Meera Sanyal, Country Executive, ABN Amro Bank, said these are interesting times to take over the reins, especially with ABN Amro's integration with Royal Bank of Scotland (RBS) underway.
Sanyal, who took over in December 2007, spends most of her time traveling to the bank branches across the country and interacting with employees.
"It's easy to send an e-mail to all employees and make important announcements, but I prefer a face-to-face interaction, which brings a sense of confidence, particularly at a time when integration of the two entities is underway," she said. Sanyal spoke to Anita Bhoir about the bank's plans and more. Excerpts:
The change of guard at ABN saw many top executives leaving the bank. Has there been an organisational restructuring?
It is true that we have lost some senior people. However, each of the individuals who left created a very strong talent pipeline. People leaving the bank created opportunities for others down the chain. Hence, it is business as usual and the succession has been very smooth.
Can you give us an overview of the ABN-RBS integration? What's been the progress so far?
These are interesting times for the bank. Both Fred Goodwin, Group Chief Executive, RBS, and Gordon Pell, Chairman (regional markets), RBS, have been in India.
They have spent a lot of time meeting people in the bank. Goodwin visited the bank's branches in major metros and met almost one-fourth of the ABN Amro staff in India. Such senior executives coming in and sharing their views gives a strong sense of confidence to the employees.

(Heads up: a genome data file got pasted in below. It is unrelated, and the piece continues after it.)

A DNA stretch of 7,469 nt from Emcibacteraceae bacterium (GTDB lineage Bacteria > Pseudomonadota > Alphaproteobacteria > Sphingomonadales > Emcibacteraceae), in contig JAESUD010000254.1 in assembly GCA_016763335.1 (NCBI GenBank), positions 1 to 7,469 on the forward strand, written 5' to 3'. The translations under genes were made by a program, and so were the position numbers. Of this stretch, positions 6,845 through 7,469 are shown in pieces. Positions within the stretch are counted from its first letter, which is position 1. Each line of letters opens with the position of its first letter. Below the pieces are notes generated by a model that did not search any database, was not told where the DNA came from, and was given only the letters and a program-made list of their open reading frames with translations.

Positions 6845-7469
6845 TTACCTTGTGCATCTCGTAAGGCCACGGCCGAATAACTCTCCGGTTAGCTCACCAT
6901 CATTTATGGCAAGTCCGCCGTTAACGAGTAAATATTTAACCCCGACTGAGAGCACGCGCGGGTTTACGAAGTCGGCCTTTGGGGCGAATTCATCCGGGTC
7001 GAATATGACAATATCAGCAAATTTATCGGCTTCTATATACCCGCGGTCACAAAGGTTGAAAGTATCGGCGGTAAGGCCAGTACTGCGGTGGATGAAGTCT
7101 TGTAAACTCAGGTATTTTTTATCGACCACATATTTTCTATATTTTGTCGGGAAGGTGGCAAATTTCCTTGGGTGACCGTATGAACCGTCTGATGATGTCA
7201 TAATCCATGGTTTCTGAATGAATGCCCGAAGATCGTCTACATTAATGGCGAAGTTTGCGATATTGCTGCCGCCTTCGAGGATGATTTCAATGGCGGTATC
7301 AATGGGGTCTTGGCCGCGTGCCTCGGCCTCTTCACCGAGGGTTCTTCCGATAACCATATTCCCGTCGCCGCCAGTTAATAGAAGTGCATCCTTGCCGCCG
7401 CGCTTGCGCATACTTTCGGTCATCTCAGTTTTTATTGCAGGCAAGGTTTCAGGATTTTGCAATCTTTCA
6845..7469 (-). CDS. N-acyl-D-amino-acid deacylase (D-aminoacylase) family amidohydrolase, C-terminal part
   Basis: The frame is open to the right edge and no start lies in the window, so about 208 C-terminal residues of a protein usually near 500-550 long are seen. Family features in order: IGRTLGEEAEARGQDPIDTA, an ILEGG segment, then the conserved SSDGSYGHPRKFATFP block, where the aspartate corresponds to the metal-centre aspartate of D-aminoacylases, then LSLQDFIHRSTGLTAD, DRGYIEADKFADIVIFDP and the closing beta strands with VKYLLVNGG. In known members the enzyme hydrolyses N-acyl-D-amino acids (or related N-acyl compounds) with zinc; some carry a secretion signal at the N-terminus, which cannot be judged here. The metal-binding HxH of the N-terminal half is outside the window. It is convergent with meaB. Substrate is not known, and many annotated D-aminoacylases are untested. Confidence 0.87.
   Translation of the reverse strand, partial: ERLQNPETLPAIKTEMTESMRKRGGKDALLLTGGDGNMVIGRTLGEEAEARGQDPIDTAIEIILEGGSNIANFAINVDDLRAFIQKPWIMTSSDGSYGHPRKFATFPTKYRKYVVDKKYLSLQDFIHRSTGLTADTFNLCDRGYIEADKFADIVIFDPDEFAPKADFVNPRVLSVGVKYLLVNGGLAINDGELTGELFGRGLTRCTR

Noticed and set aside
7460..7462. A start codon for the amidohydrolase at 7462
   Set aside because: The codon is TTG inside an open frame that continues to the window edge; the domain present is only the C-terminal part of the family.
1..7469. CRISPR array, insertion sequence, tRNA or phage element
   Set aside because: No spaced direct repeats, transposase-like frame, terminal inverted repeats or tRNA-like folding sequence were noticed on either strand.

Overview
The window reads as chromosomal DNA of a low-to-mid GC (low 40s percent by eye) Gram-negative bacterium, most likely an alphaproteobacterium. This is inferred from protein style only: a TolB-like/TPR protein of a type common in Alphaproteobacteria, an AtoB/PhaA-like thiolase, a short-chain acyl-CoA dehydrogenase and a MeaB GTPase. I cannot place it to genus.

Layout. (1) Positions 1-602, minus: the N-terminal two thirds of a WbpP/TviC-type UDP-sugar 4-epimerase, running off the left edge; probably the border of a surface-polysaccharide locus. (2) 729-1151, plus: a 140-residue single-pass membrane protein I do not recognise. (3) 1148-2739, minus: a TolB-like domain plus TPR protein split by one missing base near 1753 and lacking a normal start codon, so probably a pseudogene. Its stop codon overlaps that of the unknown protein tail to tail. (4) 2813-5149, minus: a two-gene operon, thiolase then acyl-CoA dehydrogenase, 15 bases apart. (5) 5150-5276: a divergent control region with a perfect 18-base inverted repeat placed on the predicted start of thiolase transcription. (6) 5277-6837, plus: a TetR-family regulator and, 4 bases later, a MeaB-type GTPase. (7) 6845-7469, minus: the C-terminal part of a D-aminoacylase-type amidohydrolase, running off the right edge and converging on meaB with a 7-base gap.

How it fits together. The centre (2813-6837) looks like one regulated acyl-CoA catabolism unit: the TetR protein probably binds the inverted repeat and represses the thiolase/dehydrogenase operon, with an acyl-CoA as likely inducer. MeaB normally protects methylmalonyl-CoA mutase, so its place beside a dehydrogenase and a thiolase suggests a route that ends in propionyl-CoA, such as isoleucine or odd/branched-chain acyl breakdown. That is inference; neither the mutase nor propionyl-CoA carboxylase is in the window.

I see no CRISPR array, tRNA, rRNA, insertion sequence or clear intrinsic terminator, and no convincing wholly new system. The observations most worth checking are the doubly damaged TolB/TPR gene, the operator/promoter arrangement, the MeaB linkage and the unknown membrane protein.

Integration is a complex process considering that there are several layers including clients and staff. Dutch Central Bank gave its approval on March 11. Country-by-country regulatory approvals will now be sought.
In India, ABN Amro Bank is in dialogue with the Reserve Bank of India. ABN Amro and RBS are also exploring ways of working together to approach various business opportunities.
As part of the global deal, Fortis was to acquire the private banking business of ABN Amro. Since Fortis does not have the required licence in India to retain the private banking business, Fortis and RBS reached an agreement that the ABN Amro private clients' businesses in India and Indonesia will become part of the RBS group. We are therefore very happy that we continued uninterrupted services to our private banking clients.
What does this merger mean for ABN Amro's banking business in India?
RBS will acquire the banking business in India and Fortis will buy the asset management company. Neither RBS nor Fortis has a presence in India. Hence, it is business as usual. We operate from 28 branches in 21 cities and will continue to grow the existing businesses.
On the wholesale banking side, we are one of the largest corporate banks in the world, post the merger, and these strengths will help us in India.
On the consumer banking front, we have been very successful in the wealth management space, credit cards and personal loans business. We are also very bullish on the microfinance business, where we finance over 7,00,000 women.